I have this LED and I want to characterize this photodiode.

The LED should produce light of 370 nm, but I measured it and it is around 358 nm, and at that wavelength the quantum efficiency (\$\eta\$) of the photodiode is 0.5141.

Now, I feed the photodiode signal to this ADC, I got data and I turned it into a histogram.

If you are familiar with photon statistics then you know that for poissonian light the mean of those histograms should be equal to their sigma squared, for example in one case I have:

\$\mu\$ = 19,462.2

\$\sigma\$ = 135.785

\$\sigma^2\$ = 18,437.56

close enough I guess.

If I understood correctly this book(eq. 5.56 and 5.57) then the number of photons should be given by this equation:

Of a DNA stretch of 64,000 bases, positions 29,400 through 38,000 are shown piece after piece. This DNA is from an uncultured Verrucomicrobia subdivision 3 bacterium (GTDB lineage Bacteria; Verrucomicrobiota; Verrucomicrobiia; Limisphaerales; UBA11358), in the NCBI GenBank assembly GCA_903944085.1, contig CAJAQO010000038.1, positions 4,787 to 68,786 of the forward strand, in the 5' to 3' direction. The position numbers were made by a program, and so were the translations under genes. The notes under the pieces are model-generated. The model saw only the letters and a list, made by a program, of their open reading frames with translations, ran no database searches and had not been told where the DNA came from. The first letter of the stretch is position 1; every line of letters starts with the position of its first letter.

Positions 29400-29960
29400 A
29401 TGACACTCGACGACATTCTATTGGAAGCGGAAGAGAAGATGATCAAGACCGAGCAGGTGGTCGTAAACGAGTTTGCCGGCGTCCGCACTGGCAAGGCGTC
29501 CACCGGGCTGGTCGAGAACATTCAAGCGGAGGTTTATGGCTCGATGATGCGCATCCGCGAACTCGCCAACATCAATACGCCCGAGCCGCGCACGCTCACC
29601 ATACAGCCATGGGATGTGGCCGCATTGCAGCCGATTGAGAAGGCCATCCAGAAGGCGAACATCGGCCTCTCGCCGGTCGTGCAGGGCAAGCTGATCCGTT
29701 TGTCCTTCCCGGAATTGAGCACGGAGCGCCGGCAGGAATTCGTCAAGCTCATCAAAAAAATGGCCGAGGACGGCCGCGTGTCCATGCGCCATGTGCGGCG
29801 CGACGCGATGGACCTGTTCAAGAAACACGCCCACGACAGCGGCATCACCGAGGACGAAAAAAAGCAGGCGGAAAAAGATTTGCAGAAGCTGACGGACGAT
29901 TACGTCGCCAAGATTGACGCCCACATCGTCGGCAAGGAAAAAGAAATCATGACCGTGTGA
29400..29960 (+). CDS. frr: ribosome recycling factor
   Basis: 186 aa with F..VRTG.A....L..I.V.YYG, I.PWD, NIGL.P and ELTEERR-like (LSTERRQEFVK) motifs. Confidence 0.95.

\$n_{photons}\$ = \$\frac{\mu}{\eta}\$

which in this case would give me some 37,856.83 photons, which seems like a very low number…

Then I started decreasing the voltage and getting things like this:

\$\mu\$ = 7123.51

\$\sigma\$ = 135.7

\$\sigma^2\$ = 18961.29

This is called super-poissonian light. Here to get the photon count I need the general formula (eq. 5.57):

\$\sigma_{counts}^2\$ = \$\eta^2 (\sigma_{photons})^2 + \eta(1+\eta)\mu_{photons}\$

in this case I know 2 of the values but I also have 2 unknowns and as far as I can see no other equation or formula that I could use.

So basically I'm wondering:

1.- If I'm using the formula for the amount of photons correctly

2.- What should I do when the light becomes super-poisonian?

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